• Good rainfall fails to improve Hyderabad's groundwater table Despite the city receiving excess rainfall in 2017-18, Hyderabad’s groundwater levels continue to be precarious. The city received 1123 mm of rain, nearly 44 percent higher than the normal expected rainfall last season but the increase ...
    seetha@indiawat...posted 1 month 3 weeks agoread more
  • Rajasthan is all geared up for the open defecation free (ODF) status well before the national deadline of October 2, 2019. According to the assistant engineer of the nagar parishad, Resha Singh, 4.75 lakh toilets have been constructed since October 2, 2014 in Alwar district which is about to be decl...
    Amita Bhaduriposted 2 months 1 week agoread more
  • During rainy season, almost all our streets in almost all our cities get inundated with storm water. Please tell us  how best to filter, collect, store, treat and reuse the storm water in underground storage tanks  built in the compounds of houses, open places, parks and gardens etc. Reg...
    priyadposted 2 months 1 week agoread more
  • Lewari, a village located around 17 km from Alwar in Rajasthan, is the site of a water conflict these days. “The production of Jayanti jaljeera, haazme ka lalantop drink (a digestive drink) has left our village parched,” says Nanak Singh, a resident. Singh is referring to the excessive quantity ...
    Amita Bhaduriposted 2 months 1 week agoread more
  • There seems to be no end to the drinking water crisis in the Bemetara district in Chhattisgarh. It is only becoming worse with every passing day. More than 40 percent of all the hand pumps installed in the district have run dry due to the depletion of groundwater level.   This situation h...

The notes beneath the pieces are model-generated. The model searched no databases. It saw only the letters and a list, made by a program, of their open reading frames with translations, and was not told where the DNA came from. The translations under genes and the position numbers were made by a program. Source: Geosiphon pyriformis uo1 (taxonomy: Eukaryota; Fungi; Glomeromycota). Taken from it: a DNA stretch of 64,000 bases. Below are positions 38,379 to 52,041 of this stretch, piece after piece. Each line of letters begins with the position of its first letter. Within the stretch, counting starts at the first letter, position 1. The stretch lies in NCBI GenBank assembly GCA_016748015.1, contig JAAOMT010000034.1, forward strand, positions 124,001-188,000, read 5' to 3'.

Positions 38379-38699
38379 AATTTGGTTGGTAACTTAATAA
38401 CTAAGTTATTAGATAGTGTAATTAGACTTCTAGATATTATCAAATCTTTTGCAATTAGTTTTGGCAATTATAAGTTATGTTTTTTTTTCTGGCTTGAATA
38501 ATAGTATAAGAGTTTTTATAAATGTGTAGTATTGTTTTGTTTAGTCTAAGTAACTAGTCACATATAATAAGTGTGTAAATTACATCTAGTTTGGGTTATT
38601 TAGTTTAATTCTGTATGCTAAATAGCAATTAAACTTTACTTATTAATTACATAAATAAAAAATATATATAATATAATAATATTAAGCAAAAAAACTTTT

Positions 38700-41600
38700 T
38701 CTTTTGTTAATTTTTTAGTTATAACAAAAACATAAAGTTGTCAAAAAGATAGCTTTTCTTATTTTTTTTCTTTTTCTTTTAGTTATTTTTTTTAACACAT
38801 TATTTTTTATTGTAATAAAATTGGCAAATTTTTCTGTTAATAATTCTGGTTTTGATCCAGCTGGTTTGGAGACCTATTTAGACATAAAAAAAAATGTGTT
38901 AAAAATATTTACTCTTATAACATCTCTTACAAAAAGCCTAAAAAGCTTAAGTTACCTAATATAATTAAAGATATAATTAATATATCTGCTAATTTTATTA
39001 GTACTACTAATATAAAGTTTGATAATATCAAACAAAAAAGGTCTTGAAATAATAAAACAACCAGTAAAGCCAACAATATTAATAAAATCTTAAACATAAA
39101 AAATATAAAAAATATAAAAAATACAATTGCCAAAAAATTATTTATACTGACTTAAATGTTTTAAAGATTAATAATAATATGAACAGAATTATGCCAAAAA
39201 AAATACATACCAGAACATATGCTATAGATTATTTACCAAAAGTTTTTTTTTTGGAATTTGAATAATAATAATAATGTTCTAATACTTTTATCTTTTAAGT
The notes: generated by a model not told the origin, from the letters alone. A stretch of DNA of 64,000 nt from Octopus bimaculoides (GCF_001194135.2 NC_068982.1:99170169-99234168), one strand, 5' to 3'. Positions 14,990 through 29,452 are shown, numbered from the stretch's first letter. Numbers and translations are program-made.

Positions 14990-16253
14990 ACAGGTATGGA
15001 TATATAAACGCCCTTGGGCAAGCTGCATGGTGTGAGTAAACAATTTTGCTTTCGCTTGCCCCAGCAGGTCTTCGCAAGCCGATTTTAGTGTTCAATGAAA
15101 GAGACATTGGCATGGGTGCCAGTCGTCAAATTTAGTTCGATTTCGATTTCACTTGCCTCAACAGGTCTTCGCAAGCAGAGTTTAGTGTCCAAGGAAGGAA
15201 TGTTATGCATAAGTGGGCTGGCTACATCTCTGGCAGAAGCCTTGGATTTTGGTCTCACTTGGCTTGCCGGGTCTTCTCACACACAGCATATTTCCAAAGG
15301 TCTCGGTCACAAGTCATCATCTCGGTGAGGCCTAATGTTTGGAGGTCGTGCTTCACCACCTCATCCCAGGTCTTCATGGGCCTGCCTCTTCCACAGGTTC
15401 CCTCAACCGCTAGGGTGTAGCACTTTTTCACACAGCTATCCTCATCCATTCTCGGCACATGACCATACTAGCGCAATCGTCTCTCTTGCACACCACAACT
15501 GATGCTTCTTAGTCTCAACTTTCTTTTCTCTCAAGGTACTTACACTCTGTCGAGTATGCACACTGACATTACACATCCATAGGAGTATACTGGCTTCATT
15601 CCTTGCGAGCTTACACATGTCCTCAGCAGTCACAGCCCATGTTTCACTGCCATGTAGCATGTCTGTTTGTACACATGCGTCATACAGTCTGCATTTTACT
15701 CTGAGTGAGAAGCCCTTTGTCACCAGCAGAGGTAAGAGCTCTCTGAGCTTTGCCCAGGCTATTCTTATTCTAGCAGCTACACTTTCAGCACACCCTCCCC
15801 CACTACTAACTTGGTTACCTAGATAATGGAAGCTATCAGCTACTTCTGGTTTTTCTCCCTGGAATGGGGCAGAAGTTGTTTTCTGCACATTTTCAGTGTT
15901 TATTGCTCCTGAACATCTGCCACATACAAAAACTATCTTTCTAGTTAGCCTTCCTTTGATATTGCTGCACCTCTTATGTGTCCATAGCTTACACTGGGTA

makarandpurohitposted 2 months 3 weeks agoread more
  • Hello, Every time it rains, I see huge rain water gushing through the roads and drains of Bangalore city. The entire water gets wasted as it reaches the sewage and flows out of city as sewage water. If we can stock this running water across the areas, it should recharge the depleting ground water a...
    Anonymous (not verified)posted 3 months 4 days agoread more
  • Entering its second year, the Graduate Program of Water Science and Policy 2018 at Shiv Nadar University envisages a multi-disciplinary classroom, engagement and content delivered by some of the best minds globally – experts on water who have worked on ground realities, made policies and initiated...
    priyadposted 3 months 1 week agoread more
  • Gopal Nishad, a fisherman in his early 40s, is frustrated that there is hardly any fish left in the Mahanadi’s basin at Pitaibandh due to the lack of water in the basin. This basin is located near Rajim-Nawapara in Chhattisgarh, the proposed site for the fourth anicut on the Mahanadi. He reminisce...
    makarandpurohitposted 3 months 3 weeks agoread more
  • Environmentalists fear new CRZ rules will favour infrastructure over coastal ecosystems Activists and environmentalists are of the opinion that the draft revised Coastal Zone Regulation Notification favour infrastructure over coastal ecosystems and livelihoods. The reduction of the definition of co...
    seetha@indiawat...posted 3 months 3 weeks agoread more